Naval Facilities Engineering Systems Command (NAVFAC) Northwest Commanding Officer Capt. Edward Miller, left, and Lt. Emily Wolff laid flowers on the grave of Construction Mechanic Third Class Petty Officer Marvin G. Shields during a Veterans Day ceremony conducted Wednesday morning at the Gardiner Cemetery. Shields is the only Navy Seabee to have received the Medal of Honor. (Zach Jablonski/Peninsula Daily News)

Naval Facilities Engineering Systems Command (NAVFAC) Northwest Commanding Officer Capt. Edward Miller, left, and Lt. Emily Wolff laid flowers on the grave of Construction Mechanic Third Class Petty Officer Marvin G. Shields during a Veterans Day ceremony conducted Wednesday morning at the Gardiner Cemetery. Shields is the only Navy Seabee to have received the Medal of Honor. (Zach Jablonski/Peninsula Daily News)

Medal of Honor recipient honored with ceremony

Navy commemoration held in Gardiner

GARDINER — Flowers and a wreath were laid upon the grave of Navy Petty Officer Marvin G. Shields in Gardiner Cemetery in a ceremony that was an abbreviated version of the annual event due to the ongoing COVID-19 pandemic.

Shields, a construction mechanic third class, is the only Navy Seabee to have received the Medal of Honor.

He was posthumously given the award by President Lyndon B. Johnson in 1966 for his actions near Dong Xoai, Vietnam, on June 9, 1965. He was killed after carrying a wounded soldier to safety and helping to knock out a machine gun emplacement. He was 25.

About 40 military and community members attended the Veterans Day ceremony honoring Shields, a native of the Port Townsend and Sequim areas.

Federal COVID-19 prevention protocols limited the gathering to fewer than 50 for military personnel.

Before the pandemic, the annual ceremony typically would have drawn more than 100 people.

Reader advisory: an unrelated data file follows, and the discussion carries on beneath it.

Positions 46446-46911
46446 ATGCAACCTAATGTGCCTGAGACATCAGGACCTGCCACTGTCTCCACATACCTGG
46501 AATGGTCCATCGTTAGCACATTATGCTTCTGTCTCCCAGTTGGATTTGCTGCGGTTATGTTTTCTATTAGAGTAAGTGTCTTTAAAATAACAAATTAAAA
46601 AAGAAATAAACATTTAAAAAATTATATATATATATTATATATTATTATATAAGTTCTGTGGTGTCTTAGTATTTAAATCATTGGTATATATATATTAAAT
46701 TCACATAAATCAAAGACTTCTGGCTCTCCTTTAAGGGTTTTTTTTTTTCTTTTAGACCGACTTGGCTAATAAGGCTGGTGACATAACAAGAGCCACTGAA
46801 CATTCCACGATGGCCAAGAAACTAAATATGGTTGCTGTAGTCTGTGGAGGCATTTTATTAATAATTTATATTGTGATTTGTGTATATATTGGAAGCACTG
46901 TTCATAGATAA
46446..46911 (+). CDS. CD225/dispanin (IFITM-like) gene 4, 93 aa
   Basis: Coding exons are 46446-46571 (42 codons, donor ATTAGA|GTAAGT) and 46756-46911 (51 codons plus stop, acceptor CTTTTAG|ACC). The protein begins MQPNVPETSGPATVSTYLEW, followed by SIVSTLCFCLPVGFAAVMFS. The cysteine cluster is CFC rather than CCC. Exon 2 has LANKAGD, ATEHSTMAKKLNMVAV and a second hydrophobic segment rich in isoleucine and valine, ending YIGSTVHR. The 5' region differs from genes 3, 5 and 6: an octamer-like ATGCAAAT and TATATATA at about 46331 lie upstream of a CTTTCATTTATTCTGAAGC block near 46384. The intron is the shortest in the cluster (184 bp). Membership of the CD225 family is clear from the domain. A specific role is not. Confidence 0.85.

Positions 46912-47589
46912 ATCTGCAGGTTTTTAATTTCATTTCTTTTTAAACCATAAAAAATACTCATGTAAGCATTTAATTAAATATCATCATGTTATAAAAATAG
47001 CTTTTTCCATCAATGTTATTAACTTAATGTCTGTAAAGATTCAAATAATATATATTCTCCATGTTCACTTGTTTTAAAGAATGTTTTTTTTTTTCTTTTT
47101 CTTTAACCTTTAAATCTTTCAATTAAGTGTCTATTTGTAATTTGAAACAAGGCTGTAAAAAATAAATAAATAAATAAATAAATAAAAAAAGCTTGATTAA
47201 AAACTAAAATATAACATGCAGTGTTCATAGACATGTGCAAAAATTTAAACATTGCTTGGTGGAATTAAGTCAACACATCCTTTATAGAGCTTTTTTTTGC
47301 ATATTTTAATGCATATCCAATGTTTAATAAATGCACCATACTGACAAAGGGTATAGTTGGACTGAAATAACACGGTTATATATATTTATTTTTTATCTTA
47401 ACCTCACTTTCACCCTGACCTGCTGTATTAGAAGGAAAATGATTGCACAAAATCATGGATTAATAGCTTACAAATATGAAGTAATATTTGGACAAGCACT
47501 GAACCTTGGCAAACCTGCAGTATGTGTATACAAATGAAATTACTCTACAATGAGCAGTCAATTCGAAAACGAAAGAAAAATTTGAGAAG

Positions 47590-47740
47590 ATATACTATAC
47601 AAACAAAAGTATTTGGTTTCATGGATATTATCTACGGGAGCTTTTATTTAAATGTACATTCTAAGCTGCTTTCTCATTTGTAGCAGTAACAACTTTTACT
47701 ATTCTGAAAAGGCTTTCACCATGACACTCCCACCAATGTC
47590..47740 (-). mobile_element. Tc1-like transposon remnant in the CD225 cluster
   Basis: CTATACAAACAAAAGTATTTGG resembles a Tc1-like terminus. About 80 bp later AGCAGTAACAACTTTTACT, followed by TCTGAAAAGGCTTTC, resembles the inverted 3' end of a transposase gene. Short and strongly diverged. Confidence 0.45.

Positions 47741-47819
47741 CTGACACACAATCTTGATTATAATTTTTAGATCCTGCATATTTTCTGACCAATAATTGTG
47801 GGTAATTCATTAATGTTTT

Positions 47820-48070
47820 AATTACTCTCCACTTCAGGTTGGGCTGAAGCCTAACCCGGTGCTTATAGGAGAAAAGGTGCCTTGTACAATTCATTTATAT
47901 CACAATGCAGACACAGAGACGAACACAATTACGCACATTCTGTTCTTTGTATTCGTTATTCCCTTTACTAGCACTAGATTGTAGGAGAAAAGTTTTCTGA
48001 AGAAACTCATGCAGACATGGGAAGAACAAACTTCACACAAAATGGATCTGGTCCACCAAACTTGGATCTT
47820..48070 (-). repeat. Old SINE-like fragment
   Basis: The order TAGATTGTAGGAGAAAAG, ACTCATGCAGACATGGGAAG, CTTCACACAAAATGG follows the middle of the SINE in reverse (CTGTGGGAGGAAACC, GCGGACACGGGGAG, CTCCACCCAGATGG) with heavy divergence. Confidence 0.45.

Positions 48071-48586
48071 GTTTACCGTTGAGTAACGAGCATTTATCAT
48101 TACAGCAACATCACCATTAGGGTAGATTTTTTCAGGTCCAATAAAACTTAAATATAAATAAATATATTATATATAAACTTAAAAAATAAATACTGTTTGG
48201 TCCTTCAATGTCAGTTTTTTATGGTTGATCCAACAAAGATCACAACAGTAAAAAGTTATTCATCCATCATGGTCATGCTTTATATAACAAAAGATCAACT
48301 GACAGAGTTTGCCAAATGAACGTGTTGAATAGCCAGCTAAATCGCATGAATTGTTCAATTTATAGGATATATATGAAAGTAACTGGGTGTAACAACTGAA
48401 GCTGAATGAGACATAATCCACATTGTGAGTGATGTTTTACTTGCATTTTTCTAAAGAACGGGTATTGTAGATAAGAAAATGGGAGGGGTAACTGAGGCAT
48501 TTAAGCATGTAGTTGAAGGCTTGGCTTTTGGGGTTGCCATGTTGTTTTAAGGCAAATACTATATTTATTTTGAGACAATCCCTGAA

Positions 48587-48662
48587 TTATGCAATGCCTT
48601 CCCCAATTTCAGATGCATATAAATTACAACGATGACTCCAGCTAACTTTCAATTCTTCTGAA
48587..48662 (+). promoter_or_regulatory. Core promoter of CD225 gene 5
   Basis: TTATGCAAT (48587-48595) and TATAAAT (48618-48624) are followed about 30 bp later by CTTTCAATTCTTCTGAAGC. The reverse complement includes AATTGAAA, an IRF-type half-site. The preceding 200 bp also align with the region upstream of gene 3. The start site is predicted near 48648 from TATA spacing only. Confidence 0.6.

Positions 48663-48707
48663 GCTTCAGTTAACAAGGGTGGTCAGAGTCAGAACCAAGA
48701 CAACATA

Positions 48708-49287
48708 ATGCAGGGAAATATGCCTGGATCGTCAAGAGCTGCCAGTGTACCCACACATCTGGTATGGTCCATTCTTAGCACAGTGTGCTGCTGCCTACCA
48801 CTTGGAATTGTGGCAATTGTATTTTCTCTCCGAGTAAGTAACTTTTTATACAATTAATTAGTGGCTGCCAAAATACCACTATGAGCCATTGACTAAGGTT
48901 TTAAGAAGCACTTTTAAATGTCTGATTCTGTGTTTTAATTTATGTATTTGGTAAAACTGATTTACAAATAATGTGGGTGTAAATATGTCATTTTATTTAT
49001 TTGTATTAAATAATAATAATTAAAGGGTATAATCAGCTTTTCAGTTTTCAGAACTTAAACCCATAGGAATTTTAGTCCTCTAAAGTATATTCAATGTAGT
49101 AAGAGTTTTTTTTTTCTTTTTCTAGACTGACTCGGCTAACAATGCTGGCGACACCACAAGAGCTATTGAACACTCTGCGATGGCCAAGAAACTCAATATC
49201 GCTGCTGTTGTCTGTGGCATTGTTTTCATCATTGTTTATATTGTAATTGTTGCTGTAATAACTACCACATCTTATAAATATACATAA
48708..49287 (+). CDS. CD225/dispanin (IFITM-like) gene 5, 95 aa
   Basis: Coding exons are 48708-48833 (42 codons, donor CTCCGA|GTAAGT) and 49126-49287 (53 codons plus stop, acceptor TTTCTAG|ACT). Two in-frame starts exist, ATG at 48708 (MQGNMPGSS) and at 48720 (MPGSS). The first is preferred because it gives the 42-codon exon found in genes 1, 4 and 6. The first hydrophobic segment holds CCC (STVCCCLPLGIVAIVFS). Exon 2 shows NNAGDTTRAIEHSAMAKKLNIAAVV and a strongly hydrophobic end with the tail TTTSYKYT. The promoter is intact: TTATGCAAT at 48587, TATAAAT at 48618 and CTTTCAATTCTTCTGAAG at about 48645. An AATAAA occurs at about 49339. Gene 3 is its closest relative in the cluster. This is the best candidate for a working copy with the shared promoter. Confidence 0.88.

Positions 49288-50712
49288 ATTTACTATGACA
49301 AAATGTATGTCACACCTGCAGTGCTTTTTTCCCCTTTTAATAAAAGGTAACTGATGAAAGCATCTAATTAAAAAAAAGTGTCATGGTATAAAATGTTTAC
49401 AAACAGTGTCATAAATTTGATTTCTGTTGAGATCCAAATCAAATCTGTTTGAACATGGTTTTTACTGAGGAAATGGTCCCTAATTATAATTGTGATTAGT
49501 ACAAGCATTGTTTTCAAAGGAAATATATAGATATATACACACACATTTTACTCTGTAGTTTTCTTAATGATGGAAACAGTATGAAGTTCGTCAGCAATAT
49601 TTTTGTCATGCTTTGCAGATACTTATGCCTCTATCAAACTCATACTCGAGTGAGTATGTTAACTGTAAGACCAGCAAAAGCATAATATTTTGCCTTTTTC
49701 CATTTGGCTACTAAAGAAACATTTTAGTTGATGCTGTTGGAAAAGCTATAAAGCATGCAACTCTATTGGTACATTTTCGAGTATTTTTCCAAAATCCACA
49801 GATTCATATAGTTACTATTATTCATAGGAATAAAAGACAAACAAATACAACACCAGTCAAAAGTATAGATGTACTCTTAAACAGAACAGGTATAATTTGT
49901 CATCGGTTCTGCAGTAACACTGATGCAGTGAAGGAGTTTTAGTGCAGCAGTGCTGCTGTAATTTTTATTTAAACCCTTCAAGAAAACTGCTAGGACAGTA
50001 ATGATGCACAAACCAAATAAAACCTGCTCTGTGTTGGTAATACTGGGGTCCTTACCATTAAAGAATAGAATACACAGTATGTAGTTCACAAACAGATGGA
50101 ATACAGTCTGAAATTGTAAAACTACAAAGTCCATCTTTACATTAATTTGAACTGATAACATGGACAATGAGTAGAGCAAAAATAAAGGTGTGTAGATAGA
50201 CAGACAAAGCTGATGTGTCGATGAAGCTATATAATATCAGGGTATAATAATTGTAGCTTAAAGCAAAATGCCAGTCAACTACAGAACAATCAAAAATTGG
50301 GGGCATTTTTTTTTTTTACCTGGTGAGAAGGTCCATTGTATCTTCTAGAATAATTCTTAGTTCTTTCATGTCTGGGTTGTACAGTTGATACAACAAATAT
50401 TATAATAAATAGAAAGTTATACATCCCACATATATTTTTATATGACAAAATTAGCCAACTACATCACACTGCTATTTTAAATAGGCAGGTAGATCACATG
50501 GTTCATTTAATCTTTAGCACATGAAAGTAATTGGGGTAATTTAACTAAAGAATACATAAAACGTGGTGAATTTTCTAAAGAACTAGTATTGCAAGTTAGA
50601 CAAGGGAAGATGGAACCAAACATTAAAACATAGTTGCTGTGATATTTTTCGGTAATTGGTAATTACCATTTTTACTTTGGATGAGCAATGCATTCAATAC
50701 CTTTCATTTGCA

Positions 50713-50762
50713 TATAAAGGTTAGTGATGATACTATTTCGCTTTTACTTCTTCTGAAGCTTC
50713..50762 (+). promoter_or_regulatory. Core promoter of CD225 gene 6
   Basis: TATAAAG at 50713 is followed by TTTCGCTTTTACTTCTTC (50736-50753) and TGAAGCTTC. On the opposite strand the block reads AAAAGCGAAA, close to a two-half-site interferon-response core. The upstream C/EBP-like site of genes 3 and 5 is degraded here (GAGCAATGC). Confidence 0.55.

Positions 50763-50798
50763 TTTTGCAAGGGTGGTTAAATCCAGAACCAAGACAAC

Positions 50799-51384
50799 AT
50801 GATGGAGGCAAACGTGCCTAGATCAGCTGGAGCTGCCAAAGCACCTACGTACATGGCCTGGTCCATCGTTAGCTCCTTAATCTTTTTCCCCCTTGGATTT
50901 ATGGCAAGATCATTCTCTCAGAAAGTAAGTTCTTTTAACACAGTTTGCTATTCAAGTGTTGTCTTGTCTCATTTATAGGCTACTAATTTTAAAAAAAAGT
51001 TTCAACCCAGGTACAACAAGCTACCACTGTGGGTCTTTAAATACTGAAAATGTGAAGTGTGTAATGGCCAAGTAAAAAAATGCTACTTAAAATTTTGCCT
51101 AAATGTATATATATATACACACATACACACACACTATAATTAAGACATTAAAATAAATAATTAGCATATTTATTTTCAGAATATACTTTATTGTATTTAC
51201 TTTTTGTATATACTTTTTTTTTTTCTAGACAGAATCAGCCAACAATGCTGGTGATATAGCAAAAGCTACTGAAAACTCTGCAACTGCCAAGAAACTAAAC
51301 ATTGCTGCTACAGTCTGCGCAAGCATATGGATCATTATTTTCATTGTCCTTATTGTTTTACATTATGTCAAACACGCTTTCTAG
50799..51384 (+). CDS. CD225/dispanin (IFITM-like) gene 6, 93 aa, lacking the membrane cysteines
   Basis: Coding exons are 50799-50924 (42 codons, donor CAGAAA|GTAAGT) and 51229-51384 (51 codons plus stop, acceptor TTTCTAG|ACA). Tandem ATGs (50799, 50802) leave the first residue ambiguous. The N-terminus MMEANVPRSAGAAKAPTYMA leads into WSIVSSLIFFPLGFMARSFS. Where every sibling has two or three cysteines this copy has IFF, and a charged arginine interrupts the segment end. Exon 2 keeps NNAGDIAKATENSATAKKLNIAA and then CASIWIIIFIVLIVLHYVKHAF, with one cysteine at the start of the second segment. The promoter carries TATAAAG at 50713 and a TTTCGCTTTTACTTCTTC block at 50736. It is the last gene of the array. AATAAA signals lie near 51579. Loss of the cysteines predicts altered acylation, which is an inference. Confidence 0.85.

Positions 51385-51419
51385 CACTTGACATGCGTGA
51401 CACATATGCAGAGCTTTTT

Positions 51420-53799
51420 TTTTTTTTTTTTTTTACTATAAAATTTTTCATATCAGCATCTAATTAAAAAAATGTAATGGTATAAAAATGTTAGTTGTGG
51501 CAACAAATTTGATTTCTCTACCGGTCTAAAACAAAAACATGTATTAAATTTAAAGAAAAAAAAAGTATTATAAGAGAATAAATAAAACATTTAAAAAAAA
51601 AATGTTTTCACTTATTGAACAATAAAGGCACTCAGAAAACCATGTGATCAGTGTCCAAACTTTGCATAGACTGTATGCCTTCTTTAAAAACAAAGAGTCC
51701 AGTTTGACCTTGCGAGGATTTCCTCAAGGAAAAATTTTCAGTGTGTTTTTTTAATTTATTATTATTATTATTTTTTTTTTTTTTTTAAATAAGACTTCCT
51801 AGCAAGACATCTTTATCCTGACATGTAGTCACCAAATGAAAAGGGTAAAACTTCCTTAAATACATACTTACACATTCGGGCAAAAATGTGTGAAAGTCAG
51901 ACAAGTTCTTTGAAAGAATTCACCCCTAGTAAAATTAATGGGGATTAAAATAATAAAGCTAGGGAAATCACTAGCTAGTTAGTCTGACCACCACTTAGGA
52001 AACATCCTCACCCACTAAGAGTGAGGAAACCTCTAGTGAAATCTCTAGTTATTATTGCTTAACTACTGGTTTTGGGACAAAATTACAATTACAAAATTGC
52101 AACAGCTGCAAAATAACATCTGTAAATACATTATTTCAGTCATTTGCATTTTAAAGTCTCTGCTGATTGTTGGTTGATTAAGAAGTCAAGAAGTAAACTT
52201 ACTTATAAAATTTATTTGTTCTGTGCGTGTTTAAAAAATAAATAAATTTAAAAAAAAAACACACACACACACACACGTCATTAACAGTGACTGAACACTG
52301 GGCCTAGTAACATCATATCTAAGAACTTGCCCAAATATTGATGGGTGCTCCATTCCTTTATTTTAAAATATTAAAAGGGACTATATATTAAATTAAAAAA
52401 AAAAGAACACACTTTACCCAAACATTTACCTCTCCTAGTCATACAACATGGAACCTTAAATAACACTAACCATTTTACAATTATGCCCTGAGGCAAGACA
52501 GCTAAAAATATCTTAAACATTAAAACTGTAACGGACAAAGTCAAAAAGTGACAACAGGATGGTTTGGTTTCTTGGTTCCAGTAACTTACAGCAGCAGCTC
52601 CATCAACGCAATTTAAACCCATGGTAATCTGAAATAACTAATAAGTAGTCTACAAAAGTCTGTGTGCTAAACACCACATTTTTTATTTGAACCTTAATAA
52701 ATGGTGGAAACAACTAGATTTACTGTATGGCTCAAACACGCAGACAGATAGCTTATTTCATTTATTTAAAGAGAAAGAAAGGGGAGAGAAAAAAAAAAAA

Shields’ widow, Joan Shields Bennett, appreciated the work the Naval Facilities Engineering Systems Command (NAVFAC) Northwest members put into the condensed ceremony, including the extra effort to have it a day early this year to comply with the capacity restrictions.

“I’m so pleased they worked it around to be a day early,” she said. “For them to take that effort would be really appreciated by Marvin.”

In the condensed ceremony, a wreath and flowers were placed on Shields’ grave as an account of his actions in Vietnam was given, followed by a reading of “The Watch” and the playing of the bugle call taps.

Shields Bennett will gather with retired Seabees today in honor of Shields and Veterans Day.

“Seabees are truly a family for me,” she said.

Late at night on June 9, 1965, Shields’ camp was awakened by an attack of more than 2,000 Viet Cong. The firefight lasted through the night and for most of the next day. Shields helped run ammunition to U.S. military members engaged in the fight, ensuring they didn’t run out.

Even though he had been wounded, he volunteered to work with Special Forces 2nd Lt. Charles Williams to destroy a Viet Cong machine gun nest that endangered everyone in the Army Special Forces compound.

Shields was shot in both legs and Williams also was wounded in a retaliatory attack. Shields was air-evacuated after the battle, having suffered a third wound, but he died during transfer.

Williams also received the Medal of Honor.